Belgian researchers create new devices for the rapid analysis of drugs


Researchers at the University of Antwerp have coordinated a European project to create devices that will detect illicit drugs more effectively. The first prototypes of these innovative detectors have recently been officially presented.

The EU's borders are major gateways for illicit drugs, and customs and border control officials are faced with the constant challenge of detecting these dangerous substances and protecting the public. But the methods currently used to detect illicit drugs are not particularly accurate, whether using so-called colorimetric tests (substances are revealed when a specific reagent is added), or they are very costly and not very portable, in the case for the so-called spectroscopic tests (when substances are analysed on the basis of the spectrum of electromagnetic radiation they emit or absorb).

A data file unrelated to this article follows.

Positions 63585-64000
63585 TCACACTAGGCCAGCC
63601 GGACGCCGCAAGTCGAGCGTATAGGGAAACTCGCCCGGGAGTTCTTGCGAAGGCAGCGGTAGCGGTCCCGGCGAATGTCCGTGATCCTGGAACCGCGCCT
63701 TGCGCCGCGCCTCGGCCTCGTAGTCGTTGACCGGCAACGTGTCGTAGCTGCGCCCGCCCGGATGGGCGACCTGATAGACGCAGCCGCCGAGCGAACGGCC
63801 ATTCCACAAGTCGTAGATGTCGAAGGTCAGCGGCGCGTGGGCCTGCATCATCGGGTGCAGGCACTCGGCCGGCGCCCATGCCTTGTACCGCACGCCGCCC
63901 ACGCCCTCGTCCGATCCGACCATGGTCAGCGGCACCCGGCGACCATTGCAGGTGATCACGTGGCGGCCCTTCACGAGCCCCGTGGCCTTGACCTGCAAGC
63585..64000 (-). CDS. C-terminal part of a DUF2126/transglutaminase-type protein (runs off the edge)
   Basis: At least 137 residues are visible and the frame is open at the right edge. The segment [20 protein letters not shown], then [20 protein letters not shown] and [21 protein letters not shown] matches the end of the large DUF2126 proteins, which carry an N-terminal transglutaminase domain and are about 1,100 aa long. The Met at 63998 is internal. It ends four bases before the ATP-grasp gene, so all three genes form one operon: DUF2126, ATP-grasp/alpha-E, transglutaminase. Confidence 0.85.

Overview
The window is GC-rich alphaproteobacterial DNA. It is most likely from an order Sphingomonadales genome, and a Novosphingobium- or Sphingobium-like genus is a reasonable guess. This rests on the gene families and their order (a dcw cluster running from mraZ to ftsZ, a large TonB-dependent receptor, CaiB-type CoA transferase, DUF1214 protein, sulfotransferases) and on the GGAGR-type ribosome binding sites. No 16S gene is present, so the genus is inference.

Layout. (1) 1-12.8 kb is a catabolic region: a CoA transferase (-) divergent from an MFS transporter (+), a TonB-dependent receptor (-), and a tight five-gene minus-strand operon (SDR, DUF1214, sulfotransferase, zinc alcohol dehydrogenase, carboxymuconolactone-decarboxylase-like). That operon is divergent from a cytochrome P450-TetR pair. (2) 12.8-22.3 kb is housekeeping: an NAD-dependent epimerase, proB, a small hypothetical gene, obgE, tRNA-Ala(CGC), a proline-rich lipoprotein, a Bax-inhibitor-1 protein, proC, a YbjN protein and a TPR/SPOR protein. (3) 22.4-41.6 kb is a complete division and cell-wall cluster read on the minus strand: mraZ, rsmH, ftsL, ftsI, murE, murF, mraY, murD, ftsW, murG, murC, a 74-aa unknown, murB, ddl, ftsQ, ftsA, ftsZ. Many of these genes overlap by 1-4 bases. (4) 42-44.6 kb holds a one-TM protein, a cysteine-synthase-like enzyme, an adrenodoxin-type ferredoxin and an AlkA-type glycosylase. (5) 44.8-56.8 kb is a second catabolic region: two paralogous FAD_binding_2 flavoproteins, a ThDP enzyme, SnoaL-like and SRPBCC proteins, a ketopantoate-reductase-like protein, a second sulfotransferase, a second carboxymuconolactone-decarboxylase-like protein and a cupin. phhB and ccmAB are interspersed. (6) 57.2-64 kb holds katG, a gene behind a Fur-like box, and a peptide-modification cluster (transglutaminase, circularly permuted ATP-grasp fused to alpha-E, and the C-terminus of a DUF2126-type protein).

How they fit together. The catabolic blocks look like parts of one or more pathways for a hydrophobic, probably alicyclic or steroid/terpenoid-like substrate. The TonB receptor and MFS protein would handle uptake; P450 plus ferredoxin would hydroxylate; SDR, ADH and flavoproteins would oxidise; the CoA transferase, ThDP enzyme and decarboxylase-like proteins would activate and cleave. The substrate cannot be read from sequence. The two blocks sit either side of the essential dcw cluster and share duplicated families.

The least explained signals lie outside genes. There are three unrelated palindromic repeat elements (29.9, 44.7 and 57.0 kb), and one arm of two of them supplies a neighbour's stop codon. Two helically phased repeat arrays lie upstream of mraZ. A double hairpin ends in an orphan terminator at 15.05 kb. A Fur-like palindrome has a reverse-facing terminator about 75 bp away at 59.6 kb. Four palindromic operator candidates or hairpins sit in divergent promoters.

As part of the European BorderSens project, the University of Antwerp has coordinated the work of 15 partners from 8 EU Member States to develop lighter, more accurate drug-analysing devices, with the aim of tackling drug trafficking more effectively.

Three new prototypes have recently been presented by Belgian researchers, with a view to their use by the police and customs authorities. The most effective, the BorderSens Array, makes it possible to automatically detect the most commonly found drugs, and can be easily adapted to new substances that may arrive on the market in the future. The second prototype, called Single Sensor, is less complex and also less expensive than the first model, but is still able to detect the most commonly used drugs. The last model, MIP Sensor, is more specialised.  This device is capable of detecting amphetamines even in low concentrations, for example in a saliva sample.

The researchers at the University of Antwerp predict that these technologies will soon be mass produced by manufacturers under licence, thereby paving the way to commercial applications beyond the fight against drug trafficking.